“If you could have seen that guy’s face, he was super shocked when A.J. told him,” Eppy said.
“I put a big smile on his face and everyone was smiling,” A.J. said. “My mom and dad were crying a little bit. It was a big moment for me. To have my whole family there, including my sister who played for the Boilermakers, it’s a big moment.”
The moment touched Ferentz. Here was a 5-star junior defensive end a year away from his signing day making his commitment. It wasn’t on paper; it was from his heart.
“For the family to gather like that, especially for the daughter to come from that distance, this is like something from the ’60s,” Ferentz said. “This doesn’t happen anymore. People don’t do this. That was old-fashioned. But that’s how they are. The parents have raised their kids with really good values. It’s a tremendous family. You go into that house there’s a lot of love in that house.”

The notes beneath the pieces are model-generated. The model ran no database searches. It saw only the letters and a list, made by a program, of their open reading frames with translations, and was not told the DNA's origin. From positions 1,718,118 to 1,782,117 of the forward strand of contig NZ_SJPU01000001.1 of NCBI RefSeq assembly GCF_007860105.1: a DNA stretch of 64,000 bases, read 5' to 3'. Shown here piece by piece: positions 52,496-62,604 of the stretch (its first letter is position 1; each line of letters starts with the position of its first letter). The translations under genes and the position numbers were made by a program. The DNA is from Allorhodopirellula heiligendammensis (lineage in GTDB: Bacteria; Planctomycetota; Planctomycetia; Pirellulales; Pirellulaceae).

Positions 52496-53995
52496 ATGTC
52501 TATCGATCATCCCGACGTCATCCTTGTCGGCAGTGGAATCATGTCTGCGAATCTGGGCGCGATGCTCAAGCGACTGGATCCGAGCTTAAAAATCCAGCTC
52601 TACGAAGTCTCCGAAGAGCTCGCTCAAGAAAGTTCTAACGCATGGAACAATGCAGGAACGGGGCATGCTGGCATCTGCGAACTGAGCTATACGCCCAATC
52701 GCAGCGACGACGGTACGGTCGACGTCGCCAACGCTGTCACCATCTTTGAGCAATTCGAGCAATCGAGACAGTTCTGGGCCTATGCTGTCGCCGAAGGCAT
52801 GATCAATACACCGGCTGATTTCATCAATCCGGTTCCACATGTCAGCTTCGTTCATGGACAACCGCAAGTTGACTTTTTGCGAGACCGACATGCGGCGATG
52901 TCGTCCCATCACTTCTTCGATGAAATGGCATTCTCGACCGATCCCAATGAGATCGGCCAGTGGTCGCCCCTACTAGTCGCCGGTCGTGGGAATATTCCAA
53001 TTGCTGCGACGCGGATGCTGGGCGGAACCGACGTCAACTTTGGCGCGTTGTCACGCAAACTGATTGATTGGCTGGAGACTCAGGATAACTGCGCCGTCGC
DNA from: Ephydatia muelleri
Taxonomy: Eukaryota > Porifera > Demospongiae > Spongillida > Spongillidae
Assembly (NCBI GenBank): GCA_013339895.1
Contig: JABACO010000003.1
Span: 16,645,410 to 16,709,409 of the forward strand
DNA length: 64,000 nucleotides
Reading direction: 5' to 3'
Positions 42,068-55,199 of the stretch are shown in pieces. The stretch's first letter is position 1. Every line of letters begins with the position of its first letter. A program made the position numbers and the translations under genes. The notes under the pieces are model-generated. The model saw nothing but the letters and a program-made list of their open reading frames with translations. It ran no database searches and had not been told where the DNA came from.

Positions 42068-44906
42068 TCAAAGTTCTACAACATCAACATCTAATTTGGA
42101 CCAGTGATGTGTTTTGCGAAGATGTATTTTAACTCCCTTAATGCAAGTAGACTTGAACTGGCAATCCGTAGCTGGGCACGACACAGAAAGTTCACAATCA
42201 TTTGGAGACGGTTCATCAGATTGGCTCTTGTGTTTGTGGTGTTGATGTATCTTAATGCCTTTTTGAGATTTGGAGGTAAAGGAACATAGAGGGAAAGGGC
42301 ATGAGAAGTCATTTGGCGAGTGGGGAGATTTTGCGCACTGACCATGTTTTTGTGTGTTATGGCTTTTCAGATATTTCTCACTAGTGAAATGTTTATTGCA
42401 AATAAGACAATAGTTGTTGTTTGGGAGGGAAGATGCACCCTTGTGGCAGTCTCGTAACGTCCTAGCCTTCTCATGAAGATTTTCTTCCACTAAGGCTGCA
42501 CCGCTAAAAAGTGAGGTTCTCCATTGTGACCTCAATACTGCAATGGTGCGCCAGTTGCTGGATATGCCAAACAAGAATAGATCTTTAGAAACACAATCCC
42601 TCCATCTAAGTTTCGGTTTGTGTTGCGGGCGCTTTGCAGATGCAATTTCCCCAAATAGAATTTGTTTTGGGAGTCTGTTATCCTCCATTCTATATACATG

In Edwardsville, there’s no family like the Epenesas. Shoot, there might not be a family like the Epenesas in America. When it comes to the schools, they are advocates. Same for children of all ages, races and economic backgrounds. Every person who meets Eppy Epenesa greets him warmly. He’s like George Bailey from It’s A Wonderful Life, without the need to see life without him.
Eppy Epenesa remembers the names of everyone he’s met. That’s from the family for which he worked in Mount Pleasant 23 years ago to the 100-plus youngsters he trains every summer. That’s from every teacher’s aide at Woodlawn Elementary School to every teammate at Iowa. From people in restaurants to his numerous extended family, he is the soul of every community he touches.
Huddle Bar and Grill created the Samoan Knuckle Burger just for A.J. Epenesa and, by extension, Eppy. Owner Tom Yenne was glad to do so.
“I just wanted to make something for (A.J.) because when he and his family come here, especially him and his dad, they come hungry,” Yenne said.